On this week’s episode of Gabfest Radio from Slate and WNYC, Political Gabfest panelists Emily Bazelon, John Dickerson, and David Plotz discuss the morass at Guantánamo Bay, including the ongoing prisoner hunger strike, a prisoner’s memoir excerpted on Slate, and what President Obama can do to finally close the detention center. They also discuss retired Supreme Court Justice Sandra Day O’Connor’s recent expression of regret about the landmark Bush v. Gore case.
Then on the Culture Gabfest portion of the show, Stephen Metcalf, Dana Stevens, and June Thomas discuss Michael Bay’s new movie Pain and Gain, which has some humor, little humanity, and no warmth. The ‘Festers are then joined by New York Times media reporter Brian Stelter to discuss his new book about the battle for morning TV dominance. Finally, our co-hosts ponder Amazon’s new TV pilots and whether its crowdsourcing model could herald a change in TV content.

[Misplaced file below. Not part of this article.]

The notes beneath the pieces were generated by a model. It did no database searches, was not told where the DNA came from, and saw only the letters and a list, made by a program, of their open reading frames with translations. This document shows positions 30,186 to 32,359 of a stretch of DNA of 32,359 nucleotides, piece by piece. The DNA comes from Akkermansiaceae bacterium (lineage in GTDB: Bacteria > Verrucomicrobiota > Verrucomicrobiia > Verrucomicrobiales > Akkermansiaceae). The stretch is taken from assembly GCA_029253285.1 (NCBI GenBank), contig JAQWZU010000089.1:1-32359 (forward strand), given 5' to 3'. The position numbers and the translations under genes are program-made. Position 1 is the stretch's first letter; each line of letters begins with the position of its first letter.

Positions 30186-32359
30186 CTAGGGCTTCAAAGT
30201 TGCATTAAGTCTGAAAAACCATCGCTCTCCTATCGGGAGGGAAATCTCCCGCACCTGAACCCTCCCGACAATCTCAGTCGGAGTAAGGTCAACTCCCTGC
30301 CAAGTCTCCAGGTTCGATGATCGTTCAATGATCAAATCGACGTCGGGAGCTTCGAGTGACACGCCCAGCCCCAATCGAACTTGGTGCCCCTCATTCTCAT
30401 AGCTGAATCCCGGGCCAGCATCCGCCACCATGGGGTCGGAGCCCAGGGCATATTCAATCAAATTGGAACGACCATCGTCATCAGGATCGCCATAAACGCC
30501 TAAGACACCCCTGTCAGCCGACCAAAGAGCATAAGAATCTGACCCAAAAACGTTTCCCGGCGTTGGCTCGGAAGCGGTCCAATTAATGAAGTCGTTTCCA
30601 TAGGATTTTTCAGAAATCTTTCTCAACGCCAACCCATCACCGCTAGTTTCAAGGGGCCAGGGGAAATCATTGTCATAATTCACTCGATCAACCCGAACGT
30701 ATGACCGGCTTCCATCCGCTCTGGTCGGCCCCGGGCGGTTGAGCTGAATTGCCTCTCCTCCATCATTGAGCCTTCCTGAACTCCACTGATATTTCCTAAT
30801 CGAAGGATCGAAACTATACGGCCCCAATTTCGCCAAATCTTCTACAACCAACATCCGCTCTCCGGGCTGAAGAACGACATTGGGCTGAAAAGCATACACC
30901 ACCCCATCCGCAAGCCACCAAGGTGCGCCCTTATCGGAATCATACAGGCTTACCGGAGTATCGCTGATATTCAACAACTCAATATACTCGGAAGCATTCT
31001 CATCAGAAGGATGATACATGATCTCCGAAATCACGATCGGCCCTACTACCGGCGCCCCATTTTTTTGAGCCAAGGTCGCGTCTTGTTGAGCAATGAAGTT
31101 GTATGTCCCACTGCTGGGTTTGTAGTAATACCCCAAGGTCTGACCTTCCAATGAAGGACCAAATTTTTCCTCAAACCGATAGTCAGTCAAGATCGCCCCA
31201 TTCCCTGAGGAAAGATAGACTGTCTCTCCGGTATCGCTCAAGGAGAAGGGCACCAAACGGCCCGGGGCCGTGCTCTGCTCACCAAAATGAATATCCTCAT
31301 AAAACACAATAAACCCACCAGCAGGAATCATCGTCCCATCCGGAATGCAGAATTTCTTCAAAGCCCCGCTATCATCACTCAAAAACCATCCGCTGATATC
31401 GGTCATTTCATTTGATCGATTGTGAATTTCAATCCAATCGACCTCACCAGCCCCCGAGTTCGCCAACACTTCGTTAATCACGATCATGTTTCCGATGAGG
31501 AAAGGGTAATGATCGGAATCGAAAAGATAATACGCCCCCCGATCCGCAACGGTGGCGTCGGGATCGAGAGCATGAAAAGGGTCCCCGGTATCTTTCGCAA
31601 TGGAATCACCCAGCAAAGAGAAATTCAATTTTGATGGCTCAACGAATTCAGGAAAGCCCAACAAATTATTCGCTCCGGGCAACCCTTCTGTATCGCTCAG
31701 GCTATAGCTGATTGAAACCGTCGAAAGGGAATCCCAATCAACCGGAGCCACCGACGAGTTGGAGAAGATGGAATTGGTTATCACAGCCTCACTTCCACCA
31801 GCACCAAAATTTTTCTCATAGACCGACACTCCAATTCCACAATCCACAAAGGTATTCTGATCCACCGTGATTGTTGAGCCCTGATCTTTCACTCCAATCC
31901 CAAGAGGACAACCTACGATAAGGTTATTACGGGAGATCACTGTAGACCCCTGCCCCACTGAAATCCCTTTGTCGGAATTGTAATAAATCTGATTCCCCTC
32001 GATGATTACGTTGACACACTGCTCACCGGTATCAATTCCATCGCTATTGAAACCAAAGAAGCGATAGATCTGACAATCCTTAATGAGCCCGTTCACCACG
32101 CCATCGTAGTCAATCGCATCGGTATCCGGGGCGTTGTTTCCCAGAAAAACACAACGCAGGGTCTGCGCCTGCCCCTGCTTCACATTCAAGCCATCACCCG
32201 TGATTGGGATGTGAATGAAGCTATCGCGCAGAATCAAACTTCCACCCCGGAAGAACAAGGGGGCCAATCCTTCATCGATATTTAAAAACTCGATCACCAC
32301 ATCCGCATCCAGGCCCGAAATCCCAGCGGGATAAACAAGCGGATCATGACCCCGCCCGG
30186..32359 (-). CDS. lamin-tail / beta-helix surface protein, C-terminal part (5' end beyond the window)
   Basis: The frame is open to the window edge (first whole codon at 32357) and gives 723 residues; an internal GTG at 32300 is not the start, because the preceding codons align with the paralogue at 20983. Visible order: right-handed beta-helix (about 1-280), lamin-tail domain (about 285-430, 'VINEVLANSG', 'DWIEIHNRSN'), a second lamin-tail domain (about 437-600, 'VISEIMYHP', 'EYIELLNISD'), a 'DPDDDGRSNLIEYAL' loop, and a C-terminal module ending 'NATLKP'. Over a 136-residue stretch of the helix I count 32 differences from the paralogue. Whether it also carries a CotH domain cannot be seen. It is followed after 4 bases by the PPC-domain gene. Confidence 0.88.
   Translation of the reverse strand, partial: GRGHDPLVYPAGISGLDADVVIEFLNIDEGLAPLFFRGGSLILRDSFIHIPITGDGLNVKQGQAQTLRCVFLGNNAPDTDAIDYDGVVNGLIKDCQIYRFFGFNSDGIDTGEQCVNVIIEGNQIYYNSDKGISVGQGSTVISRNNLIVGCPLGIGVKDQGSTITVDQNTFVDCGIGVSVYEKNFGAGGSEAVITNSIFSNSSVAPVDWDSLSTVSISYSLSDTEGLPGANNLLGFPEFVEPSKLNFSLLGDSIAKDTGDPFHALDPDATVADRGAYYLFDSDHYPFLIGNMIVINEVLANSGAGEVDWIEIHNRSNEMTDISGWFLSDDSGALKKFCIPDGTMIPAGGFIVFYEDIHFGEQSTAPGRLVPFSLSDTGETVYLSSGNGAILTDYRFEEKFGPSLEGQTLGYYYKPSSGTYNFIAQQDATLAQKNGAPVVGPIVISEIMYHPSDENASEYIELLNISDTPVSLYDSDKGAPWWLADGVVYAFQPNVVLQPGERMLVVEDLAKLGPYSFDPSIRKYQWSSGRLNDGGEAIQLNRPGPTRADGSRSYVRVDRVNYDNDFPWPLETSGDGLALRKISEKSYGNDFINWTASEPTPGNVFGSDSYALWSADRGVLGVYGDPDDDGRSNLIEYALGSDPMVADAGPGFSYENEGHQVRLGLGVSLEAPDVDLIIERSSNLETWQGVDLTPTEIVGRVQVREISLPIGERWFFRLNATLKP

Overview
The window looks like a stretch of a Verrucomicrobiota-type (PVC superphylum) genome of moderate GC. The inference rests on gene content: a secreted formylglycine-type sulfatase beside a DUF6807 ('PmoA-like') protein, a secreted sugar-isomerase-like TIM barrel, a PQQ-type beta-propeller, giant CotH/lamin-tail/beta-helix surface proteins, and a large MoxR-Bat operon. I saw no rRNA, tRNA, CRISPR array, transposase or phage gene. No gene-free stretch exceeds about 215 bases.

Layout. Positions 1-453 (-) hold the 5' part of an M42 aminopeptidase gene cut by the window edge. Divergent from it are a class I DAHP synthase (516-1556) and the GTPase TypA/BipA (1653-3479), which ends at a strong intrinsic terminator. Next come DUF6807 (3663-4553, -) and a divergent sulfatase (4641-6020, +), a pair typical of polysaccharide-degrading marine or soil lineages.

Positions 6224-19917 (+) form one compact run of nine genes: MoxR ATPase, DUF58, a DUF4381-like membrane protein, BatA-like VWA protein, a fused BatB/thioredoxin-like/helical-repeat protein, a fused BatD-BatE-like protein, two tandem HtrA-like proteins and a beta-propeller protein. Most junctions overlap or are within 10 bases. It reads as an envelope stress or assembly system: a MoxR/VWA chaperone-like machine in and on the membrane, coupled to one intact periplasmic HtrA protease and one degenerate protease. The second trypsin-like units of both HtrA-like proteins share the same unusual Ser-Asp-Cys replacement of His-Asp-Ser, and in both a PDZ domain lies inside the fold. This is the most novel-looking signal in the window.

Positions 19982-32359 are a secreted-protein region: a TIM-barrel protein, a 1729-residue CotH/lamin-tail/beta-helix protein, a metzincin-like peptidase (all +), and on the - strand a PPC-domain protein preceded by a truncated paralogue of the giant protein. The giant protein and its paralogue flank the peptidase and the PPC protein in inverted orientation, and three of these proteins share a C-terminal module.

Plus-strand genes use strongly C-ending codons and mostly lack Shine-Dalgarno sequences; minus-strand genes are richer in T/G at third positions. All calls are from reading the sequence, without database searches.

Here are links to some of the items mentioned in this week’s episode:
POLITICAL GABFEST (Click here for this week’s individual episode at Slate):
The New York Times’ Charlie Savage reported on the current hunger strike by Guantánamo prisoners; he’s also assembled a Tumblr that inventories the reading library available to prisoners.
The New York Times published an op-ed by Guantánamo prisoner Samir Naji al Hasan Moqbel about the hunger strike
President Obama can actually close Guantánamo whenever he wants, writes Eric Posner.
CULTURE GABFEST (Click here for this week’s individual episode at Slate):
Director Stephen Soderbergh.
“Notes on the Auteur Theory” by Andrew Sarris
June Thomas for Slate on whether Amazon’s new pilots can transform TV.
Willa Paskin on Amazon’s comedy pilots for Salon.
The musical Web series from Joss Whedon, Dr. Horrible’s Sing-Along Blog.
Dana: The Royal Shakespeare Company’s production of Matilda, currently playing on Broadway.
June: The amazing FX series The Americans.
Stephen: New York’s sports talk radio station WFAN, which handled the coming out of NBA player Jason Collins exquisitely.
End Music: "Naughty," from Matilda the Musical.